In this video, the instructor walks through DAX formula syntax and outlines the most common types of operators.
- [Instructor] Alright, time to get our hands dirty with some DAX. But, before we go crazy and start writing all sorts of functions, I want to start with the SYNTAX. Now, consider a simple DAX formula, like this. Here we've defined either a measure or a calculated column called Total Quantity, which equals the sum of the quantity column within the transactions table. Now let's break this down, piece by piece. So, it starts with the measure name, in gray. And remember, measures will always be surrounded in brackets, anytime they're referenced in formulas, so spaces here are okay.
After the measure name, you start every DAX formula just like a regular cell formula, with an equal sign. Followed by some sort of a function name. Now, important note, calculated columns don't necessarily need a function, but measures do. So, for example, in a calculated column, if you just typed a reference to the quantity column, within the transactions table, it would return the correct value, from the quantity column, in each row, since calculated columns understand row context and since they evaluate for each row in the table.
But, on the other hand, if you tried to use that reference to a column, as a measure, Excel will return an error. Because, it doesn't know how to evaluate that as a single value in a pivot. You need some sort of aggregation here, whether it's a sum, an average, a min, a max, a count, distinct count, anything that's going to help you distill that column into a single value, that can be displayed in a pivot. So, from there, we've got a table name referenced in orange and we've got a column name referenced in blue.
And, together, these form a fully qualified column, since the column name is preceded by the table name. And, remember, table names that have spaces, unlike measures, need to be surrounded by single quotes when you do reference them in formulas. So, here's an example of a table name without a space, just transactions, and a table name with a space, transaction space table surrounded by those single quotes. So that's why, in the power query section, we always use underscores in our table names to avoid having to use these single quotes.
So, pro tip here, this is from my personal experience, I always try to use fully qualified column names. It can never hurt to include the table name. And, it's only going to help make your formulas easier to interpret and understand. But, for measures, I just use the measure name. So, you don't need to qualify the name of a measure with a table, even though your measure might be assigned to a specific table. That way, not only are your tables and columns easier to read in your formulas, but you can always differentiate them from measures.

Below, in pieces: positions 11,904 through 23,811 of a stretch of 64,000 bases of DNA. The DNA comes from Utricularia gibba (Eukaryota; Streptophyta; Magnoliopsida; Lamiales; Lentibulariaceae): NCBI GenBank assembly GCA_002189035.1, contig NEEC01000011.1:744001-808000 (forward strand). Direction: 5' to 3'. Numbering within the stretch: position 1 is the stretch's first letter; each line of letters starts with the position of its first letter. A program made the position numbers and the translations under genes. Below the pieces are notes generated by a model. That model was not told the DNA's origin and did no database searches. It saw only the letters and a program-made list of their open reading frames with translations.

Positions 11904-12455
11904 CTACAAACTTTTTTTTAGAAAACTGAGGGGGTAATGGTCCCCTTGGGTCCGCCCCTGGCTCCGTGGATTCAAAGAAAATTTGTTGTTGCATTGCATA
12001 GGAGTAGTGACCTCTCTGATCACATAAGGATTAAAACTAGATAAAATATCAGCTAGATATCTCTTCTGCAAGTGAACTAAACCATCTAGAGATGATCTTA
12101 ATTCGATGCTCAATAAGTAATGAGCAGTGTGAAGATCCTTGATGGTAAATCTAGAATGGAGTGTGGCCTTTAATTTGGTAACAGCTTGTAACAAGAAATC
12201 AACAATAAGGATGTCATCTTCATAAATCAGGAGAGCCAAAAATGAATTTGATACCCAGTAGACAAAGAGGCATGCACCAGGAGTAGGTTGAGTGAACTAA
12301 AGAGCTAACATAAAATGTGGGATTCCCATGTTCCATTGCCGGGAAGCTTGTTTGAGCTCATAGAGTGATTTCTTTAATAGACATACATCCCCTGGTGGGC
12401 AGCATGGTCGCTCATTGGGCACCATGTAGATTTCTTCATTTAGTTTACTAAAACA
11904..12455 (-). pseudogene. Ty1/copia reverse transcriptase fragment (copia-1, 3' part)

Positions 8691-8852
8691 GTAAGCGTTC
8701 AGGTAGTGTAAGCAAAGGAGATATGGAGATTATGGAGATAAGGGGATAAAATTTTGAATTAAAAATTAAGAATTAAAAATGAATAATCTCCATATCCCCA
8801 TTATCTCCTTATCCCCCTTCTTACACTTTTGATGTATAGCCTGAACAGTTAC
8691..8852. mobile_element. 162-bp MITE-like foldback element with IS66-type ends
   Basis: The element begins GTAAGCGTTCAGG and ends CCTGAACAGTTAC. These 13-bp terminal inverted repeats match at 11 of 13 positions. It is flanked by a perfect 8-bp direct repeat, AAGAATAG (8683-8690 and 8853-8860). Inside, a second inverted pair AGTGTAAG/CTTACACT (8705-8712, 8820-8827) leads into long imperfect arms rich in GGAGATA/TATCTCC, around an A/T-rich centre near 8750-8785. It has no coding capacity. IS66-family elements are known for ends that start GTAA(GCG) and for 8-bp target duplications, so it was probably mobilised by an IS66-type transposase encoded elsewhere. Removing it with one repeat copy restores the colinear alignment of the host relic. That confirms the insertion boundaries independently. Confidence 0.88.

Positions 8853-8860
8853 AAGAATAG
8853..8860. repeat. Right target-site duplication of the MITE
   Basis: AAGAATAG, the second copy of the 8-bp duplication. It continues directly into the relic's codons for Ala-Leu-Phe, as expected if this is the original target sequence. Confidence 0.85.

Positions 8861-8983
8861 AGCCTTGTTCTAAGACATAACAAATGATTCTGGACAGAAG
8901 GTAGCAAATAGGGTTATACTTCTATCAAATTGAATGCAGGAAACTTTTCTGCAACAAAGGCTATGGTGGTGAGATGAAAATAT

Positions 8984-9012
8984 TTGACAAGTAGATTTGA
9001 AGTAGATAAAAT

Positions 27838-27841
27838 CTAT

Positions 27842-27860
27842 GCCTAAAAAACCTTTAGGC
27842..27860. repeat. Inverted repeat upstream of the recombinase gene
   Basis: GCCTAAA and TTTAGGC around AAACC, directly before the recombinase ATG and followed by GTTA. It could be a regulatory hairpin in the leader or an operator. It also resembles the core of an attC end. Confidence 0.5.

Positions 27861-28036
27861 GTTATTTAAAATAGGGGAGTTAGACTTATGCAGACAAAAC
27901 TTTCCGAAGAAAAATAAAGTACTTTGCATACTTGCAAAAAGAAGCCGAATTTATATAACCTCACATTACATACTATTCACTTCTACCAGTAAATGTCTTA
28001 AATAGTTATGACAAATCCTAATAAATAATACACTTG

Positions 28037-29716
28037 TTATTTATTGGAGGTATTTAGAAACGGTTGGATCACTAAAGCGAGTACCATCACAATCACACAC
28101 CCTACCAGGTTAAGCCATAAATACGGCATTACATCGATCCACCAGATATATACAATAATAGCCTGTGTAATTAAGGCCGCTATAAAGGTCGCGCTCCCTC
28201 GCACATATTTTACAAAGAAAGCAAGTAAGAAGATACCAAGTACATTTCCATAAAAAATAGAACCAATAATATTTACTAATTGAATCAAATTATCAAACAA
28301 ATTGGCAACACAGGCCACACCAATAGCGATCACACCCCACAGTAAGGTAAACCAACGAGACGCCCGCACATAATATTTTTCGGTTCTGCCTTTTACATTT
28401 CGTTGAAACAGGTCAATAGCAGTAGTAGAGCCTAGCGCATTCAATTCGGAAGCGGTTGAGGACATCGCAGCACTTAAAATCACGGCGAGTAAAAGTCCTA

Because, measures won't be preceded by table names. Now, up to you, if you want to choose your own style. That's the approach that I've taken and it's been really useful to help organize my DAX functions. Next up, let's take a quick pass through the common DAX operators. Most of these are very straight forward. You've got your Arithmetic Operators. No need to even talk about those. You've got Comparison Operators, greater than, less than, not equal to, like the two carets. Then you've got Text and Logical Operators.
So, you've got your ampersand, which is the equivalent of a concatenation function. And then two that you should really pay attention to here. The double ampersand, which kind of acts like an AND function and the double pipe, which acts as an OR function. And the reason these are important, which we'll talk about when we practice logical operators, is that the DAX AND and OR functions, by default, can only accept two expressions. So, if you want to compare three or more, you have to use these symbols. So, put that in your back pocket and remember that because we'll be coming back to it later.
So, there you have it, that's your basic DAX SYNTAX and DAX OPERATORS. Next up, we're going to talk about some of the common DAX function categories and then we'll jump into Excel and we'll start defining some measures.
- Power Pivots versus normal pivots
- Creating calculated columns and measures
- Power Pivot and DAX best practices
- Math, stats, and COUNT functions
- CALCULATE, FILTER, and ALL functions
- Joining data with RELATED
- Using iterator functions (SUMX and RANKX)
- Time intelligence formulas